Kate Massoud and Sara Canuel
Each summer, WRWA hires local college students to assist with its education and water quality monitoring programs. In recent years, this has been made possible by a grant from BayCoast Bank. This year we were lucky to find two highly qualified students who grew up in the area: Sara Canuel and Kate Massoud.
Sara is entering her senior year at Eckerd College in St. Petersburg, Florida. She grew up in Swansea, MA and resides there in the summer. She is pursuing two degrees with a focus on environmental studies and sociology. Sara's passion for nature started at a young age, and developed during high school through her experiences attending Bristol County Agricultural High School, where she studied arboriculture. She is especially interested in plants, and her favorite tree is a Little leaf Linden. This past January, Sara had the opportunity to travel as part of a class and spent a month studying environmental issues in Southeast Asia. The students on the trip visited different schools and this inspired Sara to pursue a more educationally focused environmental career. Working with the Westport River Watershed Alliance is giving Sara the ability to explore the field of environmental education. She will expand her knowledge of different facets of the environment such as ocean life. Sara is very thankful for the experience to work with WRWA, and is eager to work with children in hopes that they can gain a greater appreciation for their local environment, while also learning about it herself.

Kate is preparing to enter her senior year as a general biology major at the University of Massachusetts Dartmouth. Kate grew up in Fall River and from an early age she developed an interest in the sciences. When asked about her favorite childhood memories, Kate always mentions going to local zoos and aquariums, as well as adventuring outdoors. During her time at UMass Dartmouth, Kate was involved in research that studied toxic blooms in the Charles River. Last summer, Kate collected water samples from the Charles River and ran a number of water tests to determine which nutrient was limiting or increasing the blooms' productivity. Kate also enjoys working with kids, and in the future she plans on becoming a high school biology teacher. Working at the Westport River Watershed Alliance will allow Kate to improve her skills to educate children, and to expand her knowledge of local habitats. Kate is grateful for the position at the WRWA and is eager to help educate the next generation.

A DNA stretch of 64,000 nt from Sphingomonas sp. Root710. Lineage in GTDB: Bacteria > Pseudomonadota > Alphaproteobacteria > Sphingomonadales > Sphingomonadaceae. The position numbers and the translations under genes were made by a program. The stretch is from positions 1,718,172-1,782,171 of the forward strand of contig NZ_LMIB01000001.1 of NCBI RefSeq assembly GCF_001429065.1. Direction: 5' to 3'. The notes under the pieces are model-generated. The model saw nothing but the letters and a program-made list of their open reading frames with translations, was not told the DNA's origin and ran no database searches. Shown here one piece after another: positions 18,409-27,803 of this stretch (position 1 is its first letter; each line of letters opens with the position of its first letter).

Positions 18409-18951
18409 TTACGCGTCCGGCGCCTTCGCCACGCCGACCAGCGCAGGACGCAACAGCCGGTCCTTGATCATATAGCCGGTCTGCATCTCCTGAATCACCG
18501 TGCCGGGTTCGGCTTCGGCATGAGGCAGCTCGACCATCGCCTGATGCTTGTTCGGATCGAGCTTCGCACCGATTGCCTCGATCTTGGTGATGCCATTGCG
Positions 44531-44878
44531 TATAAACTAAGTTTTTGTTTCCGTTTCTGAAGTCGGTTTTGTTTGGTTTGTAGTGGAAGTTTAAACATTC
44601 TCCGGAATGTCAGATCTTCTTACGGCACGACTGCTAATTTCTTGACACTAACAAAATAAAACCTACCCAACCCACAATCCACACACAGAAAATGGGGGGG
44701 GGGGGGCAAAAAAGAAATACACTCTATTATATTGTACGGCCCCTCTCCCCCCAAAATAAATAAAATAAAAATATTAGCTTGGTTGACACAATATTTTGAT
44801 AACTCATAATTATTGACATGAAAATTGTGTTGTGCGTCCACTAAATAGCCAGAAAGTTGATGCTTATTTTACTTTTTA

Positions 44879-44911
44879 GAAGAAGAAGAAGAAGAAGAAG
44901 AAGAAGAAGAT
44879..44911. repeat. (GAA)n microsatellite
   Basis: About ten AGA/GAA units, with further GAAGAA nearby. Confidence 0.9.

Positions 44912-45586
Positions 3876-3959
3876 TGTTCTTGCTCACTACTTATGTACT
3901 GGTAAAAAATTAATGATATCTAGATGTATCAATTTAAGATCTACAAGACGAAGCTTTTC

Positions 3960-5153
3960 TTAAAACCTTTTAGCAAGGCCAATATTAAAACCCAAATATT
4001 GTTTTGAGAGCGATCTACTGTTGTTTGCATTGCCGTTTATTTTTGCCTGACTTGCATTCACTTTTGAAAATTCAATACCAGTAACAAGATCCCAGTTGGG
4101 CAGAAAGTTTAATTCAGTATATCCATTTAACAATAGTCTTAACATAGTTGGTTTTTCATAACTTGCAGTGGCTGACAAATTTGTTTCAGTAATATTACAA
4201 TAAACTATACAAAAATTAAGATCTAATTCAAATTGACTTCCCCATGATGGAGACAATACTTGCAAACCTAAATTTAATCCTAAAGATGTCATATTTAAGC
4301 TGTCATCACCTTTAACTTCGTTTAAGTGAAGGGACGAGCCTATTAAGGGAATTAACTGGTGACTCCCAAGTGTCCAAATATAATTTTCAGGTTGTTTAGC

BayCoast Bank President and Chief Executive Officer Nicholas Christ said, "the internships offered by the WRWA give students a unique opportunity to forge connections between their academics and the real world. It's an invaluable experience that merges hands-on learning with career exploration. We are proud to once again support the WRWA and its educational programs."
WRWA Education Director Shelli Costa thanked BayCoast for its generous contribution and commented, "It's wonderful that BayCoast Bank has continued to donate to our internship program every year and supported the young adults who will be carrying on the stewardship of the Westport River."